For this, Qureshi put forward a list of demands for the council by Pakistan: urge India to immediately stop the use of pellet guns, lift the curfew, reverse the clampdown and communications blackout, restore fundamental freedoms and liberties, release political prisoners and stop targeting human rights defenders and fulfil the obligations under the United Nations Security Council Resolution and various human rights instruments as required by worldwide law. Pakistan Foreign Minister Shah Mehmood Qureshi, while levelling allegations and making unsubstantiated claims about the situation prevailing in Jammu and Kashmir, said it had been converted into the "largest prison" with people being denied access to basic amenities.
They also called for the immediate lifting of the curfew, ending the communications shutdown, and the release of political prisoners in Jammu and Kashmir. Though the involvement of Afghan and Pashtun jihadists in Pakistan's cross-border terrorism in Kashmir is not unprecedented, it is quite unusual, top intelligence sources told TOI.
Meanwhile, Pakistan has expressed its gratitude to the countries which became part of this Joint Statement in support of the people of Kashmir, reinforcing serious concerns of the global community about the unprecedented restrictions, continued curfew and curtailment of fundamental rights and freedom of the Kashmiri population.
Jammu and Kashmir was put under virtual curfew on 5 August when the Modi government scrapped the Article 370 and split the state into two union territories.
Following India's decision to strip Kashmiris of their seven-decade-long special autonomy through a rushed presidential order, tensions between Pakistan and India have been high.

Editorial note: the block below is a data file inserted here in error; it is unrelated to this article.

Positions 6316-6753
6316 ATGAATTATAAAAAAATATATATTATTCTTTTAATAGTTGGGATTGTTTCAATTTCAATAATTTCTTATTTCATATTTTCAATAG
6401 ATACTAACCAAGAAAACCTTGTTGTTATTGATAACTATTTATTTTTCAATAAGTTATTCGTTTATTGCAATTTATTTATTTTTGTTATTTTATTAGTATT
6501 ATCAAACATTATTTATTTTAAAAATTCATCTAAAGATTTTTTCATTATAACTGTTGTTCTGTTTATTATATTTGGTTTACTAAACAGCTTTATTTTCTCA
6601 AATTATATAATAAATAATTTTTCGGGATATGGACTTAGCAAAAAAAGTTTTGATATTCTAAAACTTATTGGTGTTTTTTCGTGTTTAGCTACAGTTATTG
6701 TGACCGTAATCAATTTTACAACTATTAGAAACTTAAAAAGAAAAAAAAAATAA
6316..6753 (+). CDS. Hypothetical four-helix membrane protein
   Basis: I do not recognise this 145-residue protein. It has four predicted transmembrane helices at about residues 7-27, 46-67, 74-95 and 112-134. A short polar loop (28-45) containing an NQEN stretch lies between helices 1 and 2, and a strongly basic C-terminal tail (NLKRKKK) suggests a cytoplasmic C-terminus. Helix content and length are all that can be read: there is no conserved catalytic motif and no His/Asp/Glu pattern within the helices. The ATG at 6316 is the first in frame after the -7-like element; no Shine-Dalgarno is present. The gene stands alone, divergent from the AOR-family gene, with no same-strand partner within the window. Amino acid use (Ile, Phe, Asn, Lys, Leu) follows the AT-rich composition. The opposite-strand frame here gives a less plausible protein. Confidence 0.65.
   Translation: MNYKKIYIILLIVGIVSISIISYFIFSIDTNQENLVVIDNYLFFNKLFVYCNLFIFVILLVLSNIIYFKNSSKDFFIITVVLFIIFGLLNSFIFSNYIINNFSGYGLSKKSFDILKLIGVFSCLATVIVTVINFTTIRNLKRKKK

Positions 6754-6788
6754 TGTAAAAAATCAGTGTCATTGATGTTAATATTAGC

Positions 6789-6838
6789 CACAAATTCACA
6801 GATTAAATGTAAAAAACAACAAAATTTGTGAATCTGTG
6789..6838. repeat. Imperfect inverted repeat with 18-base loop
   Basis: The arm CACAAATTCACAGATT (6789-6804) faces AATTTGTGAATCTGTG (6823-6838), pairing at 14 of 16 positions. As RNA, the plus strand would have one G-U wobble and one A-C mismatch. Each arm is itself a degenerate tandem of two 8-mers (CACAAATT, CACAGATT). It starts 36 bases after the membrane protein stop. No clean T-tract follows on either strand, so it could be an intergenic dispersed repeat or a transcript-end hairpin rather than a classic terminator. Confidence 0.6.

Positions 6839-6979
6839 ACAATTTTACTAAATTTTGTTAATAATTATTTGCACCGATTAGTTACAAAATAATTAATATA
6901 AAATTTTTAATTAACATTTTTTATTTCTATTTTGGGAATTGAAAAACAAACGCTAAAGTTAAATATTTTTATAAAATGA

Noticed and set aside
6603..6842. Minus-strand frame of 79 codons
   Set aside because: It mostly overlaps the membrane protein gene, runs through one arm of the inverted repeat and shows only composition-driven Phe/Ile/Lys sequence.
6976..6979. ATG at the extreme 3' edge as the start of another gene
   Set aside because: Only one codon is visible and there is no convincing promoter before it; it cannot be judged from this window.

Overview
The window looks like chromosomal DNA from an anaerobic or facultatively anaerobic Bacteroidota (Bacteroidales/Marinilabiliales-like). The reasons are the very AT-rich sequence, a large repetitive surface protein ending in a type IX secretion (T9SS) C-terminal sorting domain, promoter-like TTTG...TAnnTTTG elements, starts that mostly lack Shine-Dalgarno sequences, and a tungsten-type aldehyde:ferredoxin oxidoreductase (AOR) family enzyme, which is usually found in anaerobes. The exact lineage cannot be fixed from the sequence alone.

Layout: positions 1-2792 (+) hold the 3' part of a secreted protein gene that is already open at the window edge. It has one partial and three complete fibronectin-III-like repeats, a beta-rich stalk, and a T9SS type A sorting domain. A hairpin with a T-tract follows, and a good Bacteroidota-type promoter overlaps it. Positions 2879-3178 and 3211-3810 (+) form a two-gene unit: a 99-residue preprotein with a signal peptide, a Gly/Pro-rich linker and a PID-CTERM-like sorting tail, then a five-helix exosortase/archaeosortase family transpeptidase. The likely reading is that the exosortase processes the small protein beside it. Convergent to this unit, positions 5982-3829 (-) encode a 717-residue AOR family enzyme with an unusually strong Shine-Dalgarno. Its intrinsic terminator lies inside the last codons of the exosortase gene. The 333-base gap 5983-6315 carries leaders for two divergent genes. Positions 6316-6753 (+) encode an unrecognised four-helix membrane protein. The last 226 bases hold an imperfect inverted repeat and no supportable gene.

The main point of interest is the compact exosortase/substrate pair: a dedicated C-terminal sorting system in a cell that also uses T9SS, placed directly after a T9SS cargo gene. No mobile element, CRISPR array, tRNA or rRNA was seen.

Pakistan has never previously referred to the state in the contested Kashmir region as "Indian", instead referring to it as "Indian-administered Kashmir", so the foreign minister's comments have caused quite a stir. "We call on the parties concerned to shut such actions".
It maintains that the exclusion from the NRC has no implication on the rights of an individual resident in Assam. "Trump needs to understand that India does not accept mediation nor does it want third-party facilitation and there were no chances of bilateral engagement" either. "They're being belligerent", Qureshi said.
On the Indian side, it noted that "despite significant challenges, NGOs, human rights defenders and journalists are able to operate, generating documentation on the ongoing human rights violations there".
India has battled separatist militants in its part of Kashmir since the late 1980s, accusing Muslim Pakistan of supporting them. Speaking to the media, he said that he will use his stay in Geneva to apprise the worldwide community of the critical situation in Occupied Kashmir.
Modi had said issues between New Delhi and Islamabad were bilateral. "At the end of the day, all their sponsored terrorists aimed at India are one and the same", he said.